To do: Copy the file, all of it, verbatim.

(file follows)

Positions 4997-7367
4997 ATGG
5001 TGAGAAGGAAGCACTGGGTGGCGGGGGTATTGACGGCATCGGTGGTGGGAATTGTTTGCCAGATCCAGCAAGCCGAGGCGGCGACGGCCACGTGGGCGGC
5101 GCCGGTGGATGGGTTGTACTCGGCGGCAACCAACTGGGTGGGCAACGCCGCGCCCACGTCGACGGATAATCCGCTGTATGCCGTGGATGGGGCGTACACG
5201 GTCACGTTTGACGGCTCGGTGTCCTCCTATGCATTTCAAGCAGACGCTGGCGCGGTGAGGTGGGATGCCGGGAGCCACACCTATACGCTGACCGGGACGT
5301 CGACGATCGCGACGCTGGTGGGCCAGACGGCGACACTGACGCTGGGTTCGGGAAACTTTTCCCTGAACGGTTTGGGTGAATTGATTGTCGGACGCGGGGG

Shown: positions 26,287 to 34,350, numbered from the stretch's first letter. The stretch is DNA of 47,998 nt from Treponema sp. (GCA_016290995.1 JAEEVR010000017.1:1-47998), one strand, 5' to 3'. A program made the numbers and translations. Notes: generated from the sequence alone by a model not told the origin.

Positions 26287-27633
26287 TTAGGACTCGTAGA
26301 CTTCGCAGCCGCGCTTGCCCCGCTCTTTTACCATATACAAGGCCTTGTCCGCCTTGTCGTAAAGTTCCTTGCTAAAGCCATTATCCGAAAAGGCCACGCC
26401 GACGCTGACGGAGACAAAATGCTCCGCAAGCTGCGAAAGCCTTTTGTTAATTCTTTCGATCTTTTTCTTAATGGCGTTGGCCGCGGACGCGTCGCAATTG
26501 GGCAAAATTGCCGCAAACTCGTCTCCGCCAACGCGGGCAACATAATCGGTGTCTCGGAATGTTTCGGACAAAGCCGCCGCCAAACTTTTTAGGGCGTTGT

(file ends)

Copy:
Positions 4997-7367
4997 ATGG
5001 TGAGAAGGAAGCACTGGGTGGCGGGGGTATTGACGGCATCGGTGGTGGGAATTGTTTGCCAGATCCAGCAAGCCGAGGCGGCGACGGCCACGTGGGCGGC
5101 GCCGGTGGATGGGTTGTACTCGGCGGCAACCAACTGGGTGGGCAACGCCGCGCCCACGTCGACGGATAATCCGCTGTATGCCGTGGATGGGGCGTACACG
5201 GTCACGTTTGACGGCTCGGTGTCCTCCTATGCATTTCAAGCAGACGCTGGCGCGGTGAGGTGGGATGCCGGGAGCCACACCTATACGCTGACCGGGACGT
5301 CGACGATCGCGACGCTGGTGGGCCAGACGGCGACACTGACGCTGGGTTCGGGAAACTTTTCCCTGAACGGTTTGGGTGAATTGATTGTCGGACGCGGGGG

Shown: positions 26,287 to 34,350, numbered from the stretch's first letter. The stretch is DNA of 47,998 nt from Treponema sp. (GCA_016290995.1 JAEEVR010000017.1:1-47998), one strand, 5' to 3'. A program made the numbers and translations. Notes: generated from the sequence alone by a model not told the origin.

Positions 26287-27633
26287 TTAGGACTCGTAGA
26301 CTTCGCAGCCGCGCTTGCCCCGCTCTTTTACCATATACAAGGCCTTGTCCGCCTTGTCGTAAAGTTCCTTGCTAAAGCCATTATCCGAAAAGGCCACGCC
26401 GACGCTGACGGAGACAAAATGCTCCGCAAGCTGCGAAAGCCTTTTGTTAATTCTTTCGATCTTTTTCTTAATGGCGTTGGCCGCGGACGCGTCGCAATTG
26501 GGCAAAATTGCCGCAAACTCGTCTCCGCCAACGCGGGCAACATAATCGGTGTCTCGGAATGTTTCGGACAAAGCCGCCGCCAAACTTTTTAGGGCGTTGT